Hypotension is associated with diuretic resistance in severe chronic heart failure, independent of renal function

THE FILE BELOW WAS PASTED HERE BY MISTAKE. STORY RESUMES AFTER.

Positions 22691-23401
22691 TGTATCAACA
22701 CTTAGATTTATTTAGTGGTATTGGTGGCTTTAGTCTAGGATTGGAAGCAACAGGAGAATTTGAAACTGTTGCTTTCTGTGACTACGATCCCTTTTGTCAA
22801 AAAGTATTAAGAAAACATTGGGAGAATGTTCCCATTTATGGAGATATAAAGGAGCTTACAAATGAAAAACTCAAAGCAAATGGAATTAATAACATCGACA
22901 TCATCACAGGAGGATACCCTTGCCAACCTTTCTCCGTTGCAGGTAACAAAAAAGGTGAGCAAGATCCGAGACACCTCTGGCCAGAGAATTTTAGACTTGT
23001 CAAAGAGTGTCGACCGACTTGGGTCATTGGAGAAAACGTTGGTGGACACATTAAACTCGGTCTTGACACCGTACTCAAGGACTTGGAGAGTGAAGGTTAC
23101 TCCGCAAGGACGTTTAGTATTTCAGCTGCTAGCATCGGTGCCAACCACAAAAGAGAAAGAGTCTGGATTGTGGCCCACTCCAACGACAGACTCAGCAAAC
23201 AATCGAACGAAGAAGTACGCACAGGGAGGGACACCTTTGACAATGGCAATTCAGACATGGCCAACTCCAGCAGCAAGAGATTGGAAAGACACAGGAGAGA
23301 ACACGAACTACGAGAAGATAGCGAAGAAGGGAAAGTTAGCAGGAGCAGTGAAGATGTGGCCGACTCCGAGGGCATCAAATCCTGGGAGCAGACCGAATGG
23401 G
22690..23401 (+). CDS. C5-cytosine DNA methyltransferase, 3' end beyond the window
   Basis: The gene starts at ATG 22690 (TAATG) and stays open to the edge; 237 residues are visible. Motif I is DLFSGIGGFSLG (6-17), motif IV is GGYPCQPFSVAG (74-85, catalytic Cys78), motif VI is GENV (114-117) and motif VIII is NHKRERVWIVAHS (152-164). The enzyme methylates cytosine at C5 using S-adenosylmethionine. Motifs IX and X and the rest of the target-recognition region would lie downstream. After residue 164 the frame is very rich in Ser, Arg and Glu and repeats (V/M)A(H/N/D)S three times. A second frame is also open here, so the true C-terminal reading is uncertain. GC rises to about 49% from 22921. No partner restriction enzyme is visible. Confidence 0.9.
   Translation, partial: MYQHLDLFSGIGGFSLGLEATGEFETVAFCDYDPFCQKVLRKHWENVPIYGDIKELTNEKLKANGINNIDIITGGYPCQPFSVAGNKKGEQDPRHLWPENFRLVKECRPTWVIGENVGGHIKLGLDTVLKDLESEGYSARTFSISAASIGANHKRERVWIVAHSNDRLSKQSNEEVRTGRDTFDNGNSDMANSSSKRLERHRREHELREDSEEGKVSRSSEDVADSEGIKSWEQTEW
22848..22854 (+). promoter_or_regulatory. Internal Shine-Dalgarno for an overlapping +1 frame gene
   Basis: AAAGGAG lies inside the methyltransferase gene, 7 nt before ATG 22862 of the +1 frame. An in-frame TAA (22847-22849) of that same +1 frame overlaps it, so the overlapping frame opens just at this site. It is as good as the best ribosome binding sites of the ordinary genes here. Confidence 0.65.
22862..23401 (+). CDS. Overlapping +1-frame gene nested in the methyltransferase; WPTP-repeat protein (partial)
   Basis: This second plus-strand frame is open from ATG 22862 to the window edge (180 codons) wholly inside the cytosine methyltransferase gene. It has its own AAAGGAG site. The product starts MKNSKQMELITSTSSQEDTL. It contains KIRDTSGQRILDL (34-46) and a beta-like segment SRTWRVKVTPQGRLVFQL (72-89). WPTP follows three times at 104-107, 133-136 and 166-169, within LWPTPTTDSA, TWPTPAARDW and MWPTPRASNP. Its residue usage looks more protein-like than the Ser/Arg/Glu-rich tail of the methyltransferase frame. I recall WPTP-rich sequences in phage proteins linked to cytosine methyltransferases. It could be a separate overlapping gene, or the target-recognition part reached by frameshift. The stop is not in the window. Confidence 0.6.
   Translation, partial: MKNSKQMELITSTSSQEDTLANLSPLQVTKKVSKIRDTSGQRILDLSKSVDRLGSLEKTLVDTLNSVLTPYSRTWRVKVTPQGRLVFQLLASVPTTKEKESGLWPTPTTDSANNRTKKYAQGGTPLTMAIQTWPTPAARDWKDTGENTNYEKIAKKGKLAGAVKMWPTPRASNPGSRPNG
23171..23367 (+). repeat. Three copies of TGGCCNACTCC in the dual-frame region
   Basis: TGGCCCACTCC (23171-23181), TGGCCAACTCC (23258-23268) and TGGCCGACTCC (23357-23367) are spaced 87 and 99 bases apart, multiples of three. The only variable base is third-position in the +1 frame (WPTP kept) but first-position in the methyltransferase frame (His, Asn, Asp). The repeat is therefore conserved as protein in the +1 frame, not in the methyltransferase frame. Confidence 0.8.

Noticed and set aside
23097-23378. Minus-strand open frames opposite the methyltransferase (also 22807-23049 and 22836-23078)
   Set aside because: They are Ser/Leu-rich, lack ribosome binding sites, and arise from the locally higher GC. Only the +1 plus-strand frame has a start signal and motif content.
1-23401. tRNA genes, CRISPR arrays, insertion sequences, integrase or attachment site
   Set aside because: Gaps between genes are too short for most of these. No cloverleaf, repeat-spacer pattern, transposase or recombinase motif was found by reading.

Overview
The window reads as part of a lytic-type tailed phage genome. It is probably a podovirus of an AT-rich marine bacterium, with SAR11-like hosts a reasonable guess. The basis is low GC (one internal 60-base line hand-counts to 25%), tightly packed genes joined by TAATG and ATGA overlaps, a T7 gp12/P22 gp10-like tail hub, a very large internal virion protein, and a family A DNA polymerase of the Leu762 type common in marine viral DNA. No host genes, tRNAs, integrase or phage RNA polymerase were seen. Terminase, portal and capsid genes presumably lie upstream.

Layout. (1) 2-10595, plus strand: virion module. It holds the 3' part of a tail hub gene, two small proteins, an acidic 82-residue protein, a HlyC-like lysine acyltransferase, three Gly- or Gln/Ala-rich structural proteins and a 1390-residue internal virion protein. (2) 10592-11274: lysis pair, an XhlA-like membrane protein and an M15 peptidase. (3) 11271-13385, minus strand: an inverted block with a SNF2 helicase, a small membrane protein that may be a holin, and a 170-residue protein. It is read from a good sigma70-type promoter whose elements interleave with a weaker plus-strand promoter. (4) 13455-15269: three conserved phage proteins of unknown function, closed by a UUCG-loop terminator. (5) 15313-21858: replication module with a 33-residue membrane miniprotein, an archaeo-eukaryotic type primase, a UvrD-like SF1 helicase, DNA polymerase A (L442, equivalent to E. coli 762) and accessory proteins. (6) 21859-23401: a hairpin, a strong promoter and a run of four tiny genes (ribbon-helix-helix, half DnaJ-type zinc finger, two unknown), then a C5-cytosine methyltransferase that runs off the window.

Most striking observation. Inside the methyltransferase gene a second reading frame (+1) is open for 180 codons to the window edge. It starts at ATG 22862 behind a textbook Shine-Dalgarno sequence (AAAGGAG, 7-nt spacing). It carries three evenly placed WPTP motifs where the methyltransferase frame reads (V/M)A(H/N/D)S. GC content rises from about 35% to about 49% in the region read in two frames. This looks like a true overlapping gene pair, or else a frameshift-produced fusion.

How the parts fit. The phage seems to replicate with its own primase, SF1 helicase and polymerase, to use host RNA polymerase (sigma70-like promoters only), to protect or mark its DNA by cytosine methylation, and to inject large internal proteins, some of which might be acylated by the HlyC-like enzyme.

Background: Diuretic resistance and systemic hypotension are common in chronic heart failure (CHF), however, the two have not been associated. Aims: Since blood pressure (BP) might be an important determinant of sodium excretion, we searched for an association between BP and diuretic dosage in severe CHF. Methods: Our heart failure database was retrospectively reviewed for patients with severe left ventricular systolic dysfunction. The 54-patient cohort was divided on the basis of frusemide dosage (high-dose ≥250 mg daily, n=26). Results: Patients taking high-dose frusemide had higher serum creatinine, and lower systolic and diastolic BP. On logistic regression analysis, increased serum creatinine and reduced diastolic BP were independent predictors of the use of high-dose frusemide. Grouping these variables into tertiles, the odds ratio for the use of high-dose frusemide was 4.0 as diastolic BP decreased (p<0.01), and 6.8 as serum creatinine increased (p<0.001). Conclusions: We have found an association between hypotension and the use of high-dose frusemide in severe CHF, which is independent of renal function, and which may be an important physiologic mechanism of diuretic resistance in severe CHF.